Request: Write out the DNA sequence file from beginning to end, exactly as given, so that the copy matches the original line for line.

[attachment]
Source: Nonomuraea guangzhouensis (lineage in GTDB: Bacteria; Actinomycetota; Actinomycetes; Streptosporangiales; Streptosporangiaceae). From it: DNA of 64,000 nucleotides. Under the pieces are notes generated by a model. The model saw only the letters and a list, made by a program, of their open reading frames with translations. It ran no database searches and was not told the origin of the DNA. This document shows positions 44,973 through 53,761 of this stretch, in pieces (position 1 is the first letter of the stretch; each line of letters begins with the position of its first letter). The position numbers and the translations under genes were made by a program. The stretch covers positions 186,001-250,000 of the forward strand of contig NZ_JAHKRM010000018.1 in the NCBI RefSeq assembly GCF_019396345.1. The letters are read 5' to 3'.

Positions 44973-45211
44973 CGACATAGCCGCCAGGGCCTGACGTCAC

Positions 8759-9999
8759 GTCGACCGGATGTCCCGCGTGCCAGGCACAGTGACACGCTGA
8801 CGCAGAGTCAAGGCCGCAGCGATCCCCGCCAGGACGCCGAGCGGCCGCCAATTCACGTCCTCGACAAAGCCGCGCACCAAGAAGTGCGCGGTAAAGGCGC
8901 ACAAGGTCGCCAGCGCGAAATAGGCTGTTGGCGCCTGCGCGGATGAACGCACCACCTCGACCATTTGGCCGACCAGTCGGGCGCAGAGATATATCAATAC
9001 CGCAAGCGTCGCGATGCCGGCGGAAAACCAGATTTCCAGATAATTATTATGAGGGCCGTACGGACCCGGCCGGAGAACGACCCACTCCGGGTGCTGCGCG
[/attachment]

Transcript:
Source: Nonomuraea guangzhouensis (lineage in GTDB: Bacteria; Actinomycetota; Actinomycetes; Streptosporangiales; Streptosporangiaceae). From it: DNA of 64,000 nucleotides. Under the pieces are notes generated by a model. The model saw only the letters and a list, made by a program, of their open reading frames with translations. It ran no database searches and was not told the origin of the DNA. This document shows positions 44,973 through 53,761 of this stretch, in pieces (position 1 is the first letter of the stretch; each line of letters begins with the position of its first letter). The position numbers and the translations under genes were made by a program. The stretch covers positions 186,001-250,000 of the forward strand of contig NZ_JAHKRM010000018.1 in the NCBI RefSeq assembly GCF_019396345.1. The letters are read 5' to 3'.

Positions 44973-45211
44973 CGACATAGCCGCCAGGGCCTGACGTCAC

Positions 8759-9999
8759 GTCGACCGGATGTCCCGCGTGCCAGGCACAGTGACACGCTGA
8801 CGCAGAGTCAAGGCCGCAGCGATCCCCGCCAGGACGCCGAGCGGCCGCCAATTCACGTCCTCGACAAAGCCGCGCACCAAGAAGTGCGCGGTAAAGGCGC
8901 ACAAGGTCGCCAGCGCGAAATAGGCTGTTGGCGCCTGCGCGGATGAACGCACCACCTCGACCATTTGGCCGACCAGTCGGGCGCAGAGATATATCAATAC
9001 CGCAAGCGTCGCGATGCCGGCGGAAAACCAGATTTCCAGATAATTATTATGAGGGCCGTACGGACCCGGCCGGAGAACGACCCACTCCGGGTGCTGCGCG